Real-time raytracing -- Is MIMD req'd?

Hello all,

Excuse me if this question is really basic, but this is my first time delving into GPGPU tech.

I have an HD4850 card (R700 chipset) which I would like to develop on. I’ll be casting a multitude of individual rays which requires a lot of branching/conditionals per ray marched.

What I read about the R700 is that its cores are SIMD. This concerns me, because I’m not sure that OpenCL is going to help me much given that each ray pretty much follows a different execution path.

Can anyone suggest whether or not I would need a newer card for this? If so, just how mainstream are the MIMD cards?



Whilst a newer card might be faster, all gpu’s basically work like this, and in particular none of them will execute divergent branches well (what they all do is execute ALL branch paths, and use a hardware bit to ignore the results on un-taken paths). There are no MIMD cards, and AMD’s (now out-dated) VLIW stuff is only at the thread level. And given the way they gain their flops/watt, I can’t imagine there ever will be.

One approach might be a state machine based on lookup-tables, so the code paths are the same but the data changes. Although I don’t know if that could be applied to such a problem.

(I just did a search on “state machine ray tracer” and it came up with a lot of hits about accelerated ray-tracing, so it obviously an obvious approach)

I was with you through the first part of your answer.

Re “state machine based on lookup tables”, can you roughly outline how that would work? I googled the same terms with little coherent result; there was no clear topic that came to the fore.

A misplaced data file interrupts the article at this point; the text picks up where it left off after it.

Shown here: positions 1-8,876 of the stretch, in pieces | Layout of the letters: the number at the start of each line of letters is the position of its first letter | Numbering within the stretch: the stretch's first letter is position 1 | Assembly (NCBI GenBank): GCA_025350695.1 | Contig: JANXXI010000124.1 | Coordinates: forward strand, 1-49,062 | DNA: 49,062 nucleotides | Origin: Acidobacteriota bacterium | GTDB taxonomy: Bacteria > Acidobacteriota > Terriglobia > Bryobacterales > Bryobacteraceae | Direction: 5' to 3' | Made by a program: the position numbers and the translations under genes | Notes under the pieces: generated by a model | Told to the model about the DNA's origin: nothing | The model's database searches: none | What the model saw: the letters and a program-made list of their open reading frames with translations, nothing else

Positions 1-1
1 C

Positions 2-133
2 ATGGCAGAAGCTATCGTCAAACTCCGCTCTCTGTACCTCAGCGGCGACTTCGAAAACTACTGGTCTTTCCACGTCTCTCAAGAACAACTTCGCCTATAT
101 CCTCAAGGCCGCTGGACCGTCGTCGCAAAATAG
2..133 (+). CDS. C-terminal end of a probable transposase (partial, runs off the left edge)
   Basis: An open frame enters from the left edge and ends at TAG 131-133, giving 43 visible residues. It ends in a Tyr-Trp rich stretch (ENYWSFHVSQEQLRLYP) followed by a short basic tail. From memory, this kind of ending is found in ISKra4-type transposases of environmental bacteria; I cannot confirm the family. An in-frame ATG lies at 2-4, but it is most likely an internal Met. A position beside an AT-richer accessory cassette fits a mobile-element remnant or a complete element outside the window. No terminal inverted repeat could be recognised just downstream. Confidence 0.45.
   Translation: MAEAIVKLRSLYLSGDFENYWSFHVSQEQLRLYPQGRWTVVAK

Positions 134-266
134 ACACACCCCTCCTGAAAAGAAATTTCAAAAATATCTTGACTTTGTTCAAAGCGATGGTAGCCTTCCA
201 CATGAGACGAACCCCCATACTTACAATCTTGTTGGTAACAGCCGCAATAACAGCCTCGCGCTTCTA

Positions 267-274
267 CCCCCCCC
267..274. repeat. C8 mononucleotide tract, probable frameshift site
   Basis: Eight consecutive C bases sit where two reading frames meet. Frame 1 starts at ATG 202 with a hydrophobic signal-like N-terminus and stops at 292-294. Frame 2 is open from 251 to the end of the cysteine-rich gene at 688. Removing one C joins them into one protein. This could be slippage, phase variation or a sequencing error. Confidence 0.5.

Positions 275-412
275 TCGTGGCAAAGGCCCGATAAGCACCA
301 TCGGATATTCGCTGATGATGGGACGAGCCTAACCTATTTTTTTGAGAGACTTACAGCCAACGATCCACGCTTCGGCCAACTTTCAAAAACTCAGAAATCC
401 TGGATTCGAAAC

I think my question was unclear, so apologies – I should have stated that I’m specifically talking about voxel raymarching, which means there is really very little that can be precalculated. I am not talking about the sort of ray tracing that relies on eg. distance fields or other non-discrete mathematical formulae to describe its volumes – those work in a fundamentally different fashion and experience different complexity limitations as a result. Raymarching is highly conditional and its complexity relies directly on the grid resolution – and each ray must be marched individually (which contains a lot of conditional logic) rather than in parallel for cache coherence reasons. So outside of MIMD, I really don’t think it’s possible to accelerate much…

Voxel rendering, path tracing, etc. are very common applications for GPUs (i.e. SIMD). There a many examples available on the net. For instance, this is something I wrote a couple of years ago and it does the rendering of a Julia set by ray marching:

This is an example of path tracing (for off-line rendering) done with GPUs:

And this is another example of path tracing (for real-time rendering):

Divergence is a issue for ray tracing and GPUs but you can pack so much brute force on a consumer PC with multiple GPUs to still outperform expansive multi-CPUs solutions.

OK, but that still doesn’t tell me how 3D DDA raymarching (if that’s what is being used) is parallelised on the GPU! Or is 3D DDA avoided in favour of voxel-plane intersection techniques?

Please, can anyone give me any detail on methods to accelerate this if I am stuck with SIMD? The point is that if every ray takes a different execution path then… How do you parallelise this given SIMD!?